Album detail
Catalogue number: SU 4343-2

The album, which is being released by Supraphon in its Music of the 18th-century Prague series, is focused on works by the important lutenist and composer, Count Jan Antonín Losy (1651–1721), looking at them from an unusual point of view. The album, aptly called Losy, Weiss: Lute Music in Prague and Vienna, circa 1700, also presents compositions originally written for lute, in alternative but original period versions. Historical instruments player, teacher, researcher and producer Jan Čižmář recorded the music with the Polish {oh!} Ensemble, headed by violinist Martyna Pastuszka. The result is a revealing album premiering some of Losy’s lute compositions in unusual and varied sound versions and is being released by Supraphon on 24 May 2024 on CD and in digital formats.

Losy is known as a leading figure of lute playing in the Hapsburg monarchy, particularly in Vienna and Prague. Many scattered sources prove that some of his solo pieces were also played as chamber music for lute combined with different instruments although no accompaniment parts survive. Jan Čižmář reconstructed selected ensemble compositions for the album in order to show the variety of possible instrumentation indicated in some sources.

For about two centuries, the lute was the main instrument on which the virtuoso musician could show his artistry and sills of expression. Its intimacy requires attentive listening and the surviving compositions by great masters show how that was important: period sources describe how famous players could affect their listeners’ emotions. In the first half of the 17th century, the earlier “Renaissance” style was replaced by a new, French music style based on the dance and vocal music of the Ballet de cour of Paris. The music of great Paris lutenists, such as François Dufaut, Denis Gaultier and Charles Mouton, who used a new tuning and the characteristic style brisé (broken style), has been preserved in surprisingly larger numbers, even in other than French sources (mostly in German-speaking areas), including the nobility’s libraries of the Hapsburg Empire. Losy’s music is one of the pinnacles of a creative approach to the French style in Central Europe.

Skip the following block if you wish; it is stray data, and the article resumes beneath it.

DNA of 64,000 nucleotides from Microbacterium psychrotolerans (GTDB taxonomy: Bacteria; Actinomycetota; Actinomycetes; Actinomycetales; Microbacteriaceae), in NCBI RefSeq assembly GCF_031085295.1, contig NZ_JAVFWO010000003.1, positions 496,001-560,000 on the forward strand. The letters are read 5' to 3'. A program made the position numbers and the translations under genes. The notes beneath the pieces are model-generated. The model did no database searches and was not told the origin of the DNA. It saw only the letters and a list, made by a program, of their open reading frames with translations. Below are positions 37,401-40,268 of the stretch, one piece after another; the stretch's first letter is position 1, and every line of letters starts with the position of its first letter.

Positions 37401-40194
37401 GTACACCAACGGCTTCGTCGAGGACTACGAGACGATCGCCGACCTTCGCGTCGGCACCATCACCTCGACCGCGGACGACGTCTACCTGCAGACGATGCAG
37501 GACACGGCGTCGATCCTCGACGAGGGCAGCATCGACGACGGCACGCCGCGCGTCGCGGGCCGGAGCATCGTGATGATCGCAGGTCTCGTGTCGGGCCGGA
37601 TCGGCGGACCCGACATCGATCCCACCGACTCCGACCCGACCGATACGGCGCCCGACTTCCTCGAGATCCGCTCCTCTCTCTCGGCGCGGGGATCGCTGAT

Jan Čižmář comments on the album: “The idea of an album of compositions by Jan Antonín Losy is part of a larger project called 'Losyana' consisting of four parts: an extensive treatise (Acta Losyana) on his works and family and on the historical (not only musical) context; a catalogue of his oeuvre (Opera Losyana), which also includes the newly discovered pieces, published in the Editio Losyana series – and some of them can be heard on this album. I have been interested in Losy for many years. I felt a kind of debt towards him because I think that he is underrated as a lutenist – he is often said to have been appreciated in his time especially because he was a nobleman. And that is what our album should put right – we want to show that he was admired especially because his was indisputably high-quality music.”

After he died, Jan Antonín Losy was honoured by his younger colleague, Silvius Leopold Weiss, who memorialised him in his famous Tombeau. Jan Čižmář remarks: “Tombeau is intentionally put at the end of the album. It is a musical tribute to Losy’s compositions, so the recordings are put in complete context for the listener, with a captivating story.”

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